Today, we began our journeys in Jerusalem. Our morning started with a visit to the excavations of the City of David. This place, nestled between the Valley of Gehenna and the Valley of the Cheesemakers, is the original Jerusalem. David conquered the Jebusite city around 980 BC, using a most unusual method. Since the city was situated on a hill in-between two valleys, it was a hard position to attack â€“ any soldiers coming up to the city would be noticed immediately. So, David sent his soldiers through the water system, which supplied the city with fresh water from the nearby Gihon Spring. Thus, the city became Davidâ€™s, and Jerusalem was born.
Today, digs have been going on for several years that have uncovered some of the oldest structures in Jerusalem. After watching a short film about the city and its vast history, we visited what is speculated to be the remains of Davidâ€™s palace, and some homes that would have belonged to high-level rulers. Yuval then took us to the remains of the water system that Hezekiah designed and built when Jerusalem was threatened by the Assyrians around 700 BC. This rerouted the Gihon Spring, and brought the water closer into Jerusalem. This is one of the few structures from the 8th century BC that is still intact, let alone one that people can walk through and touch! The tunnels do still have water running through them, which makes for a wet and somewhat treacherous walk in the dark, so we opted to walk through the dry Cananite tunnel instead. This section had been partially lit, unlike Hezekiahâ€™s tunnel, and was still an incredibly tight fit!
We all managed to squeeze through, and popped out of the tunnel just a short walk away from the Pool of Siloam, where the waters of the Gihon Spring were diverted by Hezekiah, and where Jesus healed the blind man using mud and spit. Standing by the ancient steps that once led down into this pool, we listen to Yuval recount the story of this manâ€™s miraculous healing from John 9:1-41. Nearby groups retell the story in their own language, and some even sing songs as they gaze at the somewhat murky rainwater filling the pool.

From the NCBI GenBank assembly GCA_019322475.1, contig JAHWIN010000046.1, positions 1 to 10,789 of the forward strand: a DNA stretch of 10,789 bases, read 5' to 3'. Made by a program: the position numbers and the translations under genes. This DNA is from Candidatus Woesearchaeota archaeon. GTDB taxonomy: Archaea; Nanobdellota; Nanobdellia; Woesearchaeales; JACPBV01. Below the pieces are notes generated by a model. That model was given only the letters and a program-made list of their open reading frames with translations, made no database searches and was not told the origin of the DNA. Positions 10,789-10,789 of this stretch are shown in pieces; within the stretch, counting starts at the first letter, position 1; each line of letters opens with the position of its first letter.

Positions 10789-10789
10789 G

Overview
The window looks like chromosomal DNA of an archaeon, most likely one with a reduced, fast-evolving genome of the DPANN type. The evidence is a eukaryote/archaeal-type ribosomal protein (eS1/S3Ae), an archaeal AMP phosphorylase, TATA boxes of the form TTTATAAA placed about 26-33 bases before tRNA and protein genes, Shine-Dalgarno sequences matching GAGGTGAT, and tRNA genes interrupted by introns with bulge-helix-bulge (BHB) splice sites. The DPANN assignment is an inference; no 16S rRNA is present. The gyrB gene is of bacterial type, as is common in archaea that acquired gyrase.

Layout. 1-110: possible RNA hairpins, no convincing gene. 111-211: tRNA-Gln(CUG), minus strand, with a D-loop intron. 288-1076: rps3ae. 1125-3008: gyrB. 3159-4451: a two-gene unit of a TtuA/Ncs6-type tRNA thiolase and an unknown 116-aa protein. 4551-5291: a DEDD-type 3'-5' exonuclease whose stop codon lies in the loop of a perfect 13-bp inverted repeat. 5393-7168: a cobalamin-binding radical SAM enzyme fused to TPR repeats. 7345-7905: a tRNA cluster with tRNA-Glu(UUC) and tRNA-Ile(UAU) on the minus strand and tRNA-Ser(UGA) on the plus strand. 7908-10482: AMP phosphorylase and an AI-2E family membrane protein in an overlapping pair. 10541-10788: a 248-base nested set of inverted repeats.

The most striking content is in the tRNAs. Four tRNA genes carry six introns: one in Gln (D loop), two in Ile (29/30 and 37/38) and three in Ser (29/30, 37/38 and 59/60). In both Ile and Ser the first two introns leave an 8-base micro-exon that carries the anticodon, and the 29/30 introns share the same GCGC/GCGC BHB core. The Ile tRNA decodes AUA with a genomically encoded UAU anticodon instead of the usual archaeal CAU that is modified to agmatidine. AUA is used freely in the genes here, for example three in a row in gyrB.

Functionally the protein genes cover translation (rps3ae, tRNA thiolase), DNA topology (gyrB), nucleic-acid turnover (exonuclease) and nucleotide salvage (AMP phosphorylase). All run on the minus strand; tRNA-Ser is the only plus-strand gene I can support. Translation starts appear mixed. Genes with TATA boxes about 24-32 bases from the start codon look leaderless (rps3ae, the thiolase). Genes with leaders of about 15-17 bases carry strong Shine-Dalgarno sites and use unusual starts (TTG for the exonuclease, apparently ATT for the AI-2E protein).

After leaving the Pool of Siloam, we paid a visit to the southern end of the Temple Mount, where several excavations are taking place. The Southern Steps is perhaps the most famous of those. These steps are one of the places that we can say, â€śx marks the spotâ€ť, that Jesus would have been here. These steps led up from the street to the Temple, and they are how Jewish pilgrims from all over would have ascended the Temple Mount to bring their sacrifices on feast days. You can imagine just how busy these steps once were! There were two sets of doors â€“ one for coming in, and one for leaving. Although they have long since been blocked up, it is easy to imagine the masses of people flowing in and out of the Temple. We spent a few moments sitting on the steps, watching the traffic at the foot of the hill and snapping a few pictures, before moving on to another section of the excavations â€“ the street from the Second Temple period!
The street, though buckled and bowed from the weight of huge stones thrown from the top of the Temple Mount during the destruction in 70AD, is still chilling. The remains of what might have been shops that lined the Cardo, or main street, are still standing, and it is easy to imagine shopkeepers hawking their wares as you walked down the street. This is another place where we can definitively say, â€śx marks the spot.â€ť Yuval leads us to a cornerstone, which had fallen from its place at the top of the wall during the destruction, and reads the description that it bears. It proclaims in Hebrew, â€śthe way of the trumpetersâ€ť, and is some definitive proof that the Temple existed, a fact which the Moslem community greatly disputes. Once we had posed for some pictures and took our time walking around the street, we exited the excavations and walked a short way north towards the Ha-Kotel, or Wailing Wall.